University courses differ from one another, and no two classes are ever the same. Even if you are studying a similar course at the same university, or at another institution across the country you’ll find yourself learning in a contrasting way to your friends and classmates. Here are some examples of how you’re actually going to study during university, and why it is important to understand how they affect you and your learning.
A lot of courses require research, and the term ‘research’ can be used figuratively or loosely within the context of a degree. There are specialised research universities, and you could find yourself conducting your own hypotheses and theories when completing Mathematics, Science or Psychology degrees. But that doesn’t mean you won’t come across the act of researching in other schools. When you have deadlines, exams and coursework to complete, it will be expected of students to research deeply into their subjects, essay questions and topics that they cover in each class. Also, research is a skill much needed in the academic world – especially when dissertation time creeps closer! – therefore, learning how to research effectively and correctly will work in your favour, and result in decent grades.
The term resources refers to what you use to study, and these sources can vary from internet, textbooks, journals and class discussions. You should never underestimate what is spoken about during classes, even if they seem mundane or unrelated to what you want to write about in your coursework. As other students and your teacher’s ideas can spark inspiration in your own work. The important thing to remember when it does come to resources, especially with academic writing, is to use sources that are respected, valid and that they are correctly referenced. Plagiarism is taken very seriously at university level and beyond, and you need to understand when to quote someone else and to always be honest when something wasn’t your idea or thought.
This resource isn’t just used by bookworms and you’ll discover that textbooks and ‘reading’ will feature heavily during your studies. Your lecturer’s expect you to complete the required reading that compliments what you’re covering in class and want you to explore further topics discussed. Your university library will always have something that will aid you in your work and have copies of the majority of books on your reading list. And if you really don’t get on well with books, there are trusted sites online – and maybe even your university library has an online database – that can give you the same information.
What is considered ‘practical’ in each degree can be entirely separate to what you believe it to be. In some degrees writing modules are considered ‘practical’ and at the same level as producing and making films, or studying Graphic Design. Each university will have their own rules about how many ‘theory’ and ‘practical’ modules you are allowed to take, and it will help you out a lot later on if you look into what modules you are actually able to do before applying. Otherwise you might become disheartened that you have to fill up your degree with ‘theory’ classes that you don’t really have any interest in taking.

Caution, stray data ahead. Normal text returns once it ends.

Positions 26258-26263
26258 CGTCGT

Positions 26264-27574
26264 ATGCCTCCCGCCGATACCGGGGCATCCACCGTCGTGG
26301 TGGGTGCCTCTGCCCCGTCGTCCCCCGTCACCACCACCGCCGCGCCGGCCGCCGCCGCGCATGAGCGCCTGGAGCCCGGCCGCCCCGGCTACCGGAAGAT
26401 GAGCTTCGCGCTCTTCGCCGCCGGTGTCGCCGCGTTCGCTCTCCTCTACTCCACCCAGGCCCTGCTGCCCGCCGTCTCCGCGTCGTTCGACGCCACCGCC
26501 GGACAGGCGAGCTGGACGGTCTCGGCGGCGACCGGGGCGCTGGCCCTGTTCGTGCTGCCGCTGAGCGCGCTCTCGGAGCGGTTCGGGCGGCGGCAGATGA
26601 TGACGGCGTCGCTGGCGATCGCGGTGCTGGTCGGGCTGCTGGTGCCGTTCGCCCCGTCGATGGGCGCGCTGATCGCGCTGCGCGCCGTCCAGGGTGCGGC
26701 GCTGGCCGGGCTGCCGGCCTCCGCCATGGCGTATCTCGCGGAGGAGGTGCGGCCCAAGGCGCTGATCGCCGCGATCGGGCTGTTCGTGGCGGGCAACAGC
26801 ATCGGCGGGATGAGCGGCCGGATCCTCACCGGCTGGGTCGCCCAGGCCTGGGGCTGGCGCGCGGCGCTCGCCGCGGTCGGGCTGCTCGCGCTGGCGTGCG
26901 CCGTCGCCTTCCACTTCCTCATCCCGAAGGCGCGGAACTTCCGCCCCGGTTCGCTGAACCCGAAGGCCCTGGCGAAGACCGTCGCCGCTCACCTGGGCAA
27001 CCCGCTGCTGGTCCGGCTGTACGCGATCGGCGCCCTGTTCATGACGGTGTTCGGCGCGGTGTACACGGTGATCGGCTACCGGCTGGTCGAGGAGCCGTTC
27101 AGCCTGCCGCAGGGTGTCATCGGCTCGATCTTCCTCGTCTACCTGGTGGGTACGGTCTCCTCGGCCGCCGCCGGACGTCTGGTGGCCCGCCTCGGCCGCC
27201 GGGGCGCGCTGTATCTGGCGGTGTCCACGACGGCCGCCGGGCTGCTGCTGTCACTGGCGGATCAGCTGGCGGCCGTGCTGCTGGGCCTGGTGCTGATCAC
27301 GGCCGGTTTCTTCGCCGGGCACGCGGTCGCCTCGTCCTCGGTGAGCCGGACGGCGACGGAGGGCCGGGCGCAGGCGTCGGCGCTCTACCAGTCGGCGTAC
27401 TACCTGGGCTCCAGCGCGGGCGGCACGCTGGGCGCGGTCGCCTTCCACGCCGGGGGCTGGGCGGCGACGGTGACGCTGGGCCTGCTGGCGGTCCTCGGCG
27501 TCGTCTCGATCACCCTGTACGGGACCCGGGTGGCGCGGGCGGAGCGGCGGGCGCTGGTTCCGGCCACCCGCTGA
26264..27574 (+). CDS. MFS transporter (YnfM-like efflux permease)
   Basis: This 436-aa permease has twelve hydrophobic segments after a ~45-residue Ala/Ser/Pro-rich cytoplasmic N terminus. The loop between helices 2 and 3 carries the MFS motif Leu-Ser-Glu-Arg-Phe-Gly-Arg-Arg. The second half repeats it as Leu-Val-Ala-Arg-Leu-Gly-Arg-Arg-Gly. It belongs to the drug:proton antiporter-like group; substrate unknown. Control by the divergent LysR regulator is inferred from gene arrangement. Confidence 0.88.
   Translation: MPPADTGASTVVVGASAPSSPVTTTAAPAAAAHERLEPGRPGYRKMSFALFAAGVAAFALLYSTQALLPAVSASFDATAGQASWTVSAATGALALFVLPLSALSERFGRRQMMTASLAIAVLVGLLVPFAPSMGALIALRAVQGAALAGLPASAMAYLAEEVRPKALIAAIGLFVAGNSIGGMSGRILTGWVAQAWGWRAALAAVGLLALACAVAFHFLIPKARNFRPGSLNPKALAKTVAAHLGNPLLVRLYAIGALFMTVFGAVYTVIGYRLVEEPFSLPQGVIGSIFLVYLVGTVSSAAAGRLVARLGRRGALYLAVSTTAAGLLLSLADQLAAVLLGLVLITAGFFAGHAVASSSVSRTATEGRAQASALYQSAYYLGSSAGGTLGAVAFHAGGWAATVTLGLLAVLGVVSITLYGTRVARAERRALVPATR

The number of staff at universities can be quite impressive and you may only cross paths with a handful of teachers, lecturers and course administration staff during your time studying. Most teachers will have profiles and contact information on the university website and you should take note of these before you course begins, so that if anything happens and you need to get in touch with someone you can contact the right person sooner rather than later. You’ll have teachers for each separate class, a personal tutor, – who is your first port of call if anything disrupts your studies and/or coursework and who can deal with any questions you have- a course administrator, – who will deal with getting you onto the right course and modules – and your Head of Department who is in charge of several teaching staff, students and courses that come under that school within the university. All of these staff play a big role in your studying and academic development and you should feel comfortable to contact them at any time.
You are going to learn a lot from your classes, and as previously mentioned above, group discussion will help you throughout your course. If you aren’t confident enough to participate, listening to other students interact and debate about particular issues can help you understand theories and ideas as well as give you different approaches which you can use later in your coursework. All classes will be different and reflect on that lecturer’s teaching style, and can range from powerpoint presentations to screenings, and group work to the teacher talking for the entire seminar. Each student will learn effectively through their own preferred learning style and one of the most difficult things to master during university is how to translate the different teaching styles into a productive lesson; even if it doesn’t work for you.
With all the different ways that students study during university you need to bear in mind that you are expected to study independently, conduct research and explore the topics and issues you’re learning about on your own. University education is unalike GCSE and A-Levels and you have to really put the work in if you want to walk out with a decent degree.
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